Pike River contractor in receivership

A contracting company owed $58 000 by Pike River Coal has gone into receivership.

Marlborough contracting company, Morris Contractors completed work for the mine on New Zealand’s west coast prior to the devastating explosions that killed 29 miners on November 19.

Pike River Coal has been in the hands of receivers, PricewaterhouseCoopers, since December.

Receivers have previously said there is little chance unsecured creditors, including contractors will be paid, as the mine currently has very little money and it is decreasing further as it continues to be too dangerous to mine.

The bodies of the 29 men killed in the explosions are still trapped inside the mine and the families of victims want them recovered.

Solid Energy has made its bid for the mine known, and has warned other interested parties the mine will cost more than first thought to become economically viable again.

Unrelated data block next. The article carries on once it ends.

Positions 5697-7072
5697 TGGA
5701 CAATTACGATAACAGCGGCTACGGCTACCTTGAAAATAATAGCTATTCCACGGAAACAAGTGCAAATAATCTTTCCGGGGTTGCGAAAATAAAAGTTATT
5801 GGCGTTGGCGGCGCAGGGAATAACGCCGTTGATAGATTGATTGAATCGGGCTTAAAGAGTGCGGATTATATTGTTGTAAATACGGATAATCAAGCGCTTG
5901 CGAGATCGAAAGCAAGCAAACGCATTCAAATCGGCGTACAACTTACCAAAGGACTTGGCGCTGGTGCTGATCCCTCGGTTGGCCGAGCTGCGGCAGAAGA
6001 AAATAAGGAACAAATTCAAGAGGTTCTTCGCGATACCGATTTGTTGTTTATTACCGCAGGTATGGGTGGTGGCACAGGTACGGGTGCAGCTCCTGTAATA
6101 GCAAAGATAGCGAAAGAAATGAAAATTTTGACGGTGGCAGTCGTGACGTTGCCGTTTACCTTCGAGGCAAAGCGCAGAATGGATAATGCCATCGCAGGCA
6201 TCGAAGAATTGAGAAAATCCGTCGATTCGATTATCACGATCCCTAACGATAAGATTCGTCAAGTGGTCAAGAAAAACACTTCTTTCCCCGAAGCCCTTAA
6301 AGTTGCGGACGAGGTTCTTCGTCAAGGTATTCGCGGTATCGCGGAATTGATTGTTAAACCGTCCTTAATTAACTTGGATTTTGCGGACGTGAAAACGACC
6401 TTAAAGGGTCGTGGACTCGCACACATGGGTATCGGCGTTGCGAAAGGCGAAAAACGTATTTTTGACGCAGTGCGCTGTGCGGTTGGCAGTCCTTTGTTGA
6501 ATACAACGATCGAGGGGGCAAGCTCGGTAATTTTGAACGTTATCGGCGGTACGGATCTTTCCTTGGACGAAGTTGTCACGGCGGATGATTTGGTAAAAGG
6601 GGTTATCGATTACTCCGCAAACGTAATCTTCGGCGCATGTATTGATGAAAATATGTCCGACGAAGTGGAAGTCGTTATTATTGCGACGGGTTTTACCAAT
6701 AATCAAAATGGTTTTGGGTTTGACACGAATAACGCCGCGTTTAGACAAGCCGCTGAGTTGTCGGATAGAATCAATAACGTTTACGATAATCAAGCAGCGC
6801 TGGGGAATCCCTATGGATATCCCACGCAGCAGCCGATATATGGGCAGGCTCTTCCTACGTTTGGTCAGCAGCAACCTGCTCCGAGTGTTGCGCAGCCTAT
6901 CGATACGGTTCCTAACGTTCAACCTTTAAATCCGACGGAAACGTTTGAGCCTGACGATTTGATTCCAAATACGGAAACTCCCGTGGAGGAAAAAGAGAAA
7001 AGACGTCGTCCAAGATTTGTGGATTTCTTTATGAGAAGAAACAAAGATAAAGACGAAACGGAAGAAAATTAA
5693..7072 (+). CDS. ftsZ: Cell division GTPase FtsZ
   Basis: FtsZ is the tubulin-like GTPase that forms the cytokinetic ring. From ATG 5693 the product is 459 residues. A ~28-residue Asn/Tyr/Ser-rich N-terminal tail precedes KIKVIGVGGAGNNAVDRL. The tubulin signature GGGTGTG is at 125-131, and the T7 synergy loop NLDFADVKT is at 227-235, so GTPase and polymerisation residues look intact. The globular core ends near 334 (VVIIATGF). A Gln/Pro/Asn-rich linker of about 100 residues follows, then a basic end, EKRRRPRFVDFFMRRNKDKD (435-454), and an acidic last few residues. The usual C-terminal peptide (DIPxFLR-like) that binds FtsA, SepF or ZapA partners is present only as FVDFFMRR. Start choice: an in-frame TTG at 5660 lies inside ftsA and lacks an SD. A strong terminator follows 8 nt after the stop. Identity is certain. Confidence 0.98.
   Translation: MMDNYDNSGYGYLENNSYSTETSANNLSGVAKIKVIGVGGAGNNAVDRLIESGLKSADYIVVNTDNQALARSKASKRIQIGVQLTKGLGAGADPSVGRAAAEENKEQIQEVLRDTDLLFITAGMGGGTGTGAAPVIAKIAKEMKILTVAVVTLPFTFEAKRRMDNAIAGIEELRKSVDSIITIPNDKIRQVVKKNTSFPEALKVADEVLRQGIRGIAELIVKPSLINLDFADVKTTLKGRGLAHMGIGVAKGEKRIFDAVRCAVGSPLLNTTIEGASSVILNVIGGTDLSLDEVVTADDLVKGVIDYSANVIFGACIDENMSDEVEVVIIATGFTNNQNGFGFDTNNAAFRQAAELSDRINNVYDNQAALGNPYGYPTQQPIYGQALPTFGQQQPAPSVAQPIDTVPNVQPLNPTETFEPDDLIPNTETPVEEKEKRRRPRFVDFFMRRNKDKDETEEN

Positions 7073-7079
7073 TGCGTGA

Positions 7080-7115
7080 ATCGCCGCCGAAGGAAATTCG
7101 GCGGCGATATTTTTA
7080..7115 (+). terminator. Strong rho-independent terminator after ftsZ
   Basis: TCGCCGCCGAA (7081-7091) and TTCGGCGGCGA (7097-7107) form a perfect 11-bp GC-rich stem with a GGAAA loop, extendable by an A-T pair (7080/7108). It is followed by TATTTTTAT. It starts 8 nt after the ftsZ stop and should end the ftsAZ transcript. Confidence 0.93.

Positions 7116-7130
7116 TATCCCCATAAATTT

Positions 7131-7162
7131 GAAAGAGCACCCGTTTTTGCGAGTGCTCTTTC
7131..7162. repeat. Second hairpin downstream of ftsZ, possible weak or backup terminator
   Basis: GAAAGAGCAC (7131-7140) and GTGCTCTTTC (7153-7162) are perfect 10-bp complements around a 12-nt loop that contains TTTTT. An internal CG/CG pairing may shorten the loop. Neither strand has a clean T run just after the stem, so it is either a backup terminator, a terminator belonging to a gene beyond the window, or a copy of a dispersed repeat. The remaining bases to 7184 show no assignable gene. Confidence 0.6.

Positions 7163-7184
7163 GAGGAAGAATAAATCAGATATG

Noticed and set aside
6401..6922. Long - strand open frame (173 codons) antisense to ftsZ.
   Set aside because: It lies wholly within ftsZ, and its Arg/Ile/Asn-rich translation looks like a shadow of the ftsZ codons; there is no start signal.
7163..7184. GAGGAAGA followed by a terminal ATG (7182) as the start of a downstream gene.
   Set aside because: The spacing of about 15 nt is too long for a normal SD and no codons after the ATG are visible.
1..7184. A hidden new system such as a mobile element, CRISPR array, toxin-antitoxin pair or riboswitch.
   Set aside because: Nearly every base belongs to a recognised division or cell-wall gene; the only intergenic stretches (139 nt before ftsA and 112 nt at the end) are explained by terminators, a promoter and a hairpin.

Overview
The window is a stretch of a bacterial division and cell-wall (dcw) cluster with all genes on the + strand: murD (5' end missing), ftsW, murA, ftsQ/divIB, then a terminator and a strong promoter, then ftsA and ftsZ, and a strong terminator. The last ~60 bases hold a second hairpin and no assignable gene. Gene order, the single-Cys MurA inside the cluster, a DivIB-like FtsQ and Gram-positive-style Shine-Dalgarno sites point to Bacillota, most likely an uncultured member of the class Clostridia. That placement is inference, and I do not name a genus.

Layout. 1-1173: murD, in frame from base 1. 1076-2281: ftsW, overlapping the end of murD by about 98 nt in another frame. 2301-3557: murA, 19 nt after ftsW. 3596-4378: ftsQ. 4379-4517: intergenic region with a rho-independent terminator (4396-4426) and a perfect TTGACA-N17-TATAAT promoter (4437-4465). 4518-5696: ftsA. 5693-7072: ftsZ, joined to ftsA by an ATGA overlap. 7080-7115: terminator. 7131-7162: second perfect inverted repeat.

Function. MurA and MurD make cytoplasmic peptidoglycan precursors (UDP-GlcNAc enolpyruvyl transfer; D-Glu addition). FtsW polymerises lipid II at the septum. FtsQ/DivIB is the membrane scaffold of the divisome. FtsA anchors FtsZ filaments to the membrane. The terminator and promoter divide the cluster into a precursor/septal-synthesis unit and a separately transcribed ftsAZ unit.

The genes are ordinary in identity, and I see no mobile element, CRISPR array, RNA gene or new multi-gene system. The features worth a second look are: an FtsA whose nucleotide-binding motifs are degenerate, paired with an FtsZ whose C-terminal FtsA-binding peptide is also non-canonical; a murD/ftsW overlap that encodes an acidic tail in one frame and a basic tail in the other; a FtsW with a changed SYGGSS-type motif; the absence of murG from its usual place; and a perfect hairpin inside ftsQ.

It says it is the only company with enough west coast mining experience to be able to recover the bodies and make the mine profitable.

A report by the receivers shows $15.4 million is owed to trade creditors and total liabilities are worth $110.4 million.

PricewaterhouseCoopers’ John Fisk is currently managing both companies and Morris Contractors director John Morris said he could not comment on the business, but the move into receivership for the company started in 1984 has been a saddening one.

He told The Marlborough Express he has found jobs for more than 25 of his employees.

"I’m proud of a team that I once led, very proud."

Preliminary hearings into for the Royal Commission of Inquiry into the tragedy were held earlier this month and the New Zealand government has refused a request from Pike River Coal to fund lawyers the company says it cannot afford to pay for.